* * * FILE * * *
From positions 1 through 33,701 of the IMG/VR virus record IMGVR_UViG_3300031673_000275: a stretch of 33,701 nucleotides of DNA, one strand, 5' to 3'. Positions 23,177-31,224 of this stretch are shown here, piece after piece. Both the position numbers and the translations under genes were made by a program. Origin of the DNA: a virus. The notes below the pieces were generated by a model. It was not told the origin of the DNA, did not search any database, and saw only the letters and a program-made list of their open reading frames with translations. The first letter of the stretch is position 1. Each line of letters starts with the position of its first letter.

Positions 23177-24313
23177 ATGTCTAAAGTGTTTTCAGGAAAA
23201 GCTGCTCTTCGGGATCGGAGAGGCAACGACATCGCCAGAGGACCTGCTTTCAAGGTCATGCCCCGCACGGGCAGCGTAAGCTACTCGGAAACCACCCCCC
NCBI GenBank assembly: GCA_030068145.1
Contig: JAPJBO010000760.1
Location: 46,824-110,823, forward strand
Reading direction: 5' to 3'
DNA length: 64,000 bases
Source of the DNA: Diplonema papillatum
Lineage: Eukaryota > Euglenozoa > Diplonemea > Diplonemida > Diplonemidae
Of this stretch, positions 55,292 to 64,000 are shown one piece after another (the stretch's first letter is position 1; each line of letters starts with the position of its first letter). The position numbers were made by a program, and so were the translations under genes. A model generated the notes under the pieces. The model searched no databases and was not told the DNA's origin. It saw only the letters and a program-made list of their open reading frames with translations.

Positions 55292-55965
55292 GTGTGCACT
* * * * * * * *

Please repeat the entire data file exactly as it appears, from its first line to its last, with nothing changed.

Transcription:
From positions 1 through 33,701 of the IMG/VR virus record IMGVR_UViG_3300031673_000275: a stretch of 33,701 nucleotides of DNA, one strand, 5' to 3'. Positions 23,177-31,224 of this stretch are shown here, piece after piece. Both the position numbers and the translations under genes were made by a program. Origin of the DNA: a virus. The notes below the pieces were generated by a model. It was not told the origin of the DNA, did not search any database, and saw only the letters and a program-made list of their open reading frames with translations. The first letter of the stretch is position 1. Each line of letters starts with the position of its first letter.

Positions 23177-24313
23177 ATGTCTAAAGTGTTTTCAGGAAAA
23201 GCTGCTCTTCGGGATCGGAGAGGCAACGACATCGCCAGAGGACCTGCTTTCAAGGTCATGCCCCGCACGGGCAGCGTAAGCTACTCGGAAACCACCCCCC
NCBI GenBank assembly: GCA_030068145.1
Contig: JAPJBO010000760.1
Location: 46,824-110,823, forward strand
Reading direction: 5' to 3'
DNA length: 64,000 bases
Source of the DNA: Diplonema papillatum
Lineage: Eukaryota > Euglenozoa > Diplonemea > Diplonemida > Diplonemidae
Of this stretch, positions 55,292 to 64,000 are shown one piece after another (the stretch's first letter is position 1; each line of letters starts with the position of its first letter). The position numbers were made by a program, and so were the translations under genes. A model generated the notes under the pieces. The model searched no databases and was not told the DNA's origin. It saw only the letters and a program-made list of their open reading frames with translations.

Positions 55292-55965
55292 GTGTGCACT